Rep. Ben Arredondo (Cronkite News Service photo)
Rep. Ben Arredondo spent $15,000 of his legislative campaign money on a criminal defense attorney about six weeks before a grand jury indicted him on accusations he took bribes, according to recently filed finance reports.
Attorney services are legitimate expenses, but most politicians who dip into their campaign funds to pay lawyers have election law or political-related issues, said Matt Roberts, spokesman for the Secretary of State’s Office.
Roberts said Clean Elections candidates have restrictions on what they can spend money on, but candidates who don’t take public money for their campaigns don’t. Arredondo did not participate in the Clean Elections system in his 2010 campaign.
“I’m not sure this would be any different than anything else,” Roberts said.
Arredondo, a Tempe Democrat who is not running for re-election, entered a single $15,000 expense on April 3 for “professional services” and “attorney fees” for Tyrone Mitchell, a lawyer who lists his area of practice as “criminal defense, immigration law, and personal injury” on the State Bar of Arizona directory.
Arredondo was indicted May 16. The indictment states that FBI agents interviewed him on Jan. 17.
Mitchell, who is not currently representing Arredondo in the criminal matter in federal court, did not return a call seeking comment.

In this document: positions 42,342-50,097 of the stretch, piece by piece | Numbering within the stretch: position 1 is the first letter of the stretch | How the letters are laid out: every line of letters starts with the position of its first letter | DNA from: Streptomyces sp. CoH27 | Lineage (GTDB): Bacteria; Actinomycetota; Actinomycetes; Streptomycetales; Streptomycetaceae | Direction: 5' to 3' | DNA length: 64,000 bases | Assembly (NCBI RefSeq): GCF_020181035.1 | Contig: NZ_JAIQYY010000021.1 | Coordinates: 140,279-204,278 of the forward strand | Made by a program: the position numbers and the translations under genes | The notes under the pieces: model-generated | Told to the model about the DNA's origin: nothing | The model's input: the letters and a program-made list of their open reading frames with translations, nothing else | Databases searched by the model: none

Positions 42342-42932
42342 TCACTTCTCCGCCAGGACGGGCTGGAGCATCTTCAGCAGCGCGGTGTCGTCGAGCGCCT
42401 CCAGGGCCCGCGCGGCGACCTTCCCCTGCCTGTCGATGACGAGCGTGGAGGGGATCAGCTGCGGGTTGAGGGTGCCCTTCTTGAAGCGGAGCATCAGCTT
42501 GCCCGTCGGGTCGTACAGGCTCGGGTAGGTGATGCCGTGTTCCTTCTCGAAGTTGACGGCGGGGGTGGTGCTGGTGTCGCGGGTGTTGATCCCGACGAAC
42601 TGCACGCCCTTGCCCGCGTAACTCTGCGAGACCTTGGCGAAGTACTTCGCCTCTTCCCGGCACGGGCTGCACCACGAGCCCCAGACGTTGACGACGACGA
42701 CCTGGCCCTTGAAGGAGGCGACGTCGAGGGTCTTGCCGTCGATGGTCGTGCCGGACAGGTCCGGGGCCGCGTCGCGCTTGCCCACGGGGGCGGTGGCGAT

When reached for comment today, Arredondo said to call a number listed for his Tempe City Council political committee, Citizens for Arredondo, and then he hung up. Calls to that number went unreturned.
Arredondo raised no money in the period from Jan. 1 to May 31. He began the reporting period with $21,707 and finished with $4,809 cash on hand. His other expenses included $459 in office supplies and a total of $65 to Qwest.
He also donated $750 to Chicanos Por la Causa, $50 to Planned Parenthood and $450 to Arizona Fire Chiefs Association 100 Club.
Arredondo is charged with bribery, extortion, mail fraud and false statements. The indictment alleges he accepted bribes in the form sporting event tickets and the purchase of tables at charity events in exchange for brokering a land deal.
The FBI set up a fake company, Longford Solutions, and undercover agents posed as representatives of the business trying to cut a land deal with Tempe.
Arredondo’s campaign finance reports from his time as a Tempe city councilman reveal that one of the charity events undercover agents paid for was a dinner where his family was honored for its contribution to education in Tempe.